Lew Sees Room To Work Together On International Tax Rule

There is “room to work together” to make changes in the international tax system that could lead to lighter burdens on some foreign income of U.S. companies, said Jack Lew, President Barack Obama’s nominee for Treasury secretary.

In response to questions from Senator Mike Crapo, an Idaho Republican, Lew emphasized that the administration supports a global minimum tax, which runs in the opposite direction. He spoke during his confirmation hearing in the Senate Finance Committee.

Under current law, the U.S. has a so-called worldwide tax system in which U.S. companies’ foreign income is taxed at the U.S. rate, though only when brought home and after foreign tax credits.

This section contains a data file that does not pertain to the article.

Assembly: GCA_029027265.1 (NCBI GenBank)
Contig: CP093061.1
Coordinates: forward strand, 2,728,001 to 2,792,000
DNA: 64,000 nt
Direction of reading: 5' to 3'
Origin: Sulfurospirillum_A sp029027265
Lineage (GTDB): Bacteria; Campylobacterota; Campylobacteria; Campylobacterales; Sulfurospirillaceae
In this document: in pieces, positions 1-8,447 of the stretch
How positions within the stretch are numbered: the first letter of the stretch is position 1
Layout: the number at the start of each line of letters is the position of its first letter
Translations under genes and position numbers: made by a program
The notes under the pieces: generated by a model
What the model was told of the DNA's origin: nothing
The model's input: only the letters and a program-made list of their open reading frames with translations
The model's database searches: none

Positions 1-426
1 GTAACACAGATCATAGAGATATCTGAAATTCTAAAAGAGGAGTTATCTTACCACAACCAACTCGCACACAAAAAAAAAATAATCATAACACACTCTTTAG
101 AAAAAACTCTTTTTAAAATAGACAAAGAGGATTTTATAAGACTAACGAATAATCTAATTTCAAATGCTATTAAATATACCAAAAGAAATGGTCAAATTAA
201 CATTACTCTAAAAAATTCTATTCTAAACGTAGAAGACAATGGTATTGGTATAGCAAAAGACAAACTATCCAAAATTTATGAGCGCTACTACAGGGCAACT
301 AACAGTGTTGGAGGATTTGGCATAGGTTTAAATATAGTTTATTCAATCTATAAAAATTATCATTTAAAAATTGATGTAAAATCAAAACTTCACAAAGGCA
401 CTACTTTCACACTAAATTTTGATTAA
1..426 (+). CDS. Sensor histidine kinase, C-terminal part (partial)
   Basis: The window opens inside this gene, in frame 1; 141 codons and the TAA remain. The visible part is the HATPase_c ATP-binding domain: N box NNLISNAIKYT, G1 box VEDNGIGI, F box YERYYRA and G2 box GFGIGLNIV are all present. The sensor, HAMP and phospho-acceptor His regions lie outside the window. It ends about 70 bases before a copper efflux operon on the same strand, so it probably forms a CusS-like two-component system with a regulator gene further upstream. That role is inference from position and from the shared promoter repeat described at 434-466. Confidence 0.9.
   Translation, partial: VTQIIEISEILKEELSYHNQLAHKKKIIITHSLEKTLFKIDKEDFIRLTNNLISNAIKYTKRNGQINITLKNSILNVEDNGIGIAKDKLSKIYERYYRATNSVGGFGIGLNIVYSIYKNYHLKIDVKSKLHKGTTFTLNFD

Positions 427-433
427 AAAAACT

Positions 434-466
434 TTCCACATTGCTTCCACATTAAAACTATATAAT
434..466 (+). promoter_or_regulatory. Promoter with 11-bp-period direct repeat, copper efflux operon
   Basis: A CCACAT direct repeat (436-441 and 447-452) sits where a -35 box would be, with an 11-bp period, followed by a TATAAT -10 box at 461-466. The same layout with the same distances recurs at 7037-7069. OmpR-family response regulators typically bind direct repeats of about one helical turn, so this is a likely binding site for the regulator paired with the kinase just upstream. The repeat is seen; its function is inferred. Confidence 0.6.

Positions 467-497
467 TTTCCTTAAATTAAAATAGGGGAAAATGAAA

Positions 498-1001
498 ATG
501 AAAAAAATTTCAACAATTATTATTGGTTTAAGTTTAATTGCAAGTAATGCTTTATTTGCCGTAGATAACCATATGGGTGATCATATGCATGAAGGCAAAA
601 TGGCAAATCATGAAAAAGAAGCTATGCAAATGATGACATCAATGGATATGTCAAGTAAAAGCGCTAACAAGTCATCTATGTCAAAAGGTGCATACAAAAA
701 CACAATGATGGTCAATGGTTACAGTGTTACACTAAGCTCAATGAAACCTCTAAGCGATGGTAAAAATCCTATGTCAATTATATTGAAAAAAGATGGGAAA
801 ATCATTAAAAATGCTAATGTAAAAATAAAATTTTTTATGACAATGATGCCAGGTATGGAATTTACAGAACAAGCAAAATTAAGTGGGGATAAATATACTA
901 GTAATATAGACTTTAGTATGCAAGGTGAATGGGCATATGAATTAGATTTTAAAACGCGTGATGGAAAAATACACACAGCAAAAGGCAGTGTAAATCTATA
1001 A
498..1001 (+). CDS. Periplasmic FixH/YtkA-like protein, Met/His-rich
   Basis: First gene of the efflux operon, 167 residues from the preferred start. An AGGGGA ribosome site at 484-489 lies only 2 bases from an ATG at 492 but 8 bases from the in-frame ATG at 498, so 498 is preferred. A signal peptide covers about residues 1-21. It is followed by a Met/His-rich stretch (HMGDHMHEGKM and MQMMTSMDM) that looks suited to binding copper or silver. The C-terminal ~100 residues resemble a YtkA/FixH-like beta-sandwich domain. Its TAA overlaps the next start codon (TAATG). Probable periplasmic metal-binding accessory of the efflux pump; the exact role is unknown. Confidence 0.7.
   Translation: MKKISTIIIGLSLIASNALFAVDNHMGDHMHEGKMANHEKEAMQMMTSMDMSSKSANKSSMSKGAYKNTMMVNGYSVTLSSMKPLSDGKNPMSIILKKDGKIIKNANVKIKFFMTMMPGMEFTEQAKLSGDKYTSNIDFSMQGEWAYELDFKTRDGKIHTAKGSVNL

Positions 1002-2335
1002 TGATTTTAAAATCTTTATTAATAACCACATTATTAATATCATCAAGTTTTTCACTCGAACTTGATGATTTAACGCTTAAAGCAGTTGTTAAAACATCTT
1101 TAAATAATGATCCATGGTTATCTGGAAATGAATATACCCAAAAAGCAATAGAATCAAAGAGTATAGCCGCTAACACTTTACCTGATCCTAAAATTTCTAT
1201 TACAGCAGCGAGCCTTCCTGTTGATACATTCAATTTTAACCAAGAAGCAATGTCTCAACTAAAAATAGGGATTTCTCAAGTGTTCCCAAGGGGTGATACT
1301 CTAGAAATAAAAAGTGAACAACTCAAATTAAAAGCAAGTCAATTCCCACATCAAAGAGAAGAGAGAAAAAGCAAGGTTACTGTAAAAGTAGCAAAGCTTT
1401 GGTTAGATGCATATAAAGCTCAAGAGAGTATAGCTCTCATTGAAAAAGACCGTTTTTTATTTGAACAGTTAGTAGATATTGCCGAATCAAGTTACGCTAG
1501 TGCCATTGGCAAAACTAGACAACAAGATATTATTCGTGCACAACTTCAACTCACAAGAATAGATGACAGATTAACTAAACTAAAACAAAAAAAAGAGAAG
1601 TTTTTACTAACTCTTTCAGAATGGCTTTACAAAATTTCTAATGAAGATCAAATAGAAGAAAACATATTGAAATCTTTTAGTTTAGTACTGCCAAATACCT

Other countries, such as the U.K., have switched to a so- called territorial system that lightens burdens on foreign income.

Lew’s comments suggested that the administration could support a system that is nominally “territorial” and include limits on companies’ ability to locate income in low-tax or no- tax countries. He said it depends on where the “dial” is set.

Lew said it would be challenging to get the corporate tax rate to 25 percent from 35 percent because of the amount of tax breaks that would have to be curtailed.

To contact the reporter on this story: Richard Rubin in Washington at rrubin12@bloomberg.net

To contact the editor responsible for this story: Jodi Schneider at jschneider50@bloomberg.net

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